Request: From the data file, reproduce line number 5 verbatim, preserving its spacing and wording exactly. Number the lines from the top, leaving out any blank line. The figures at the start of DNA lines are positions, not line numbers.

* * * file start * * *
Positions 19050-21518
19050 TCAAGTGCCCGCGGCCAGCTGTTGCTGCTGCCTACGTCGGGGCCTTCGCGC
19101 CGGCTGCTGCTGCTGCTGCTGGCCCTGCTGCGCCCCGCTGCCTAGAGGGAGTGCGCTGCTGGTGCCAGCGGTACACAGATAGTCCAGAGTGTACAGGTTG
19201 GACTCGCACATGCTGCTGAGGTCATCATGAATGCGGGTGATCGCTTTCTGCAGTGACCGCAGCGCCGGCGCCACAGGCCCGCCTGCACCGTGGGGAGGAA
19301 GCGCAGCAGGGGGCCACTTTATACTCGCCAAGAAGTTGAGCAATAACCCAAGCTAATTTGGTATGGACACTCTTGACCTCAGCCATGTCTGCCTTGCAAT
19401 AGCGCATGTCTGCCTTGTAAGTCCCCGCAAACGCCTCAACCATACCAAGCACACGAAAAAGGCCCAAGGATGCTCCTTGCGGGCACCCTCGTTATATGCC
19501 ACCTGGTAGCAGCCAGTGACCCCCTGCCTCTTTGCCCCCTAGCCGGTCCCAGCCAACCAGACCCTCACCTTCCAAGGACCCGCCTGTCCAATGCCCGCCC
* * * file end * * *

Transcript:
19301 GCGCAGCAGGGGGCCACTTTATACTCGCCAAGAAGTTGAGCAATAACCCAAGCTAATTTGGTATGGACACTCTTGACCTCAGCCATGTCTGCCTTGCAAT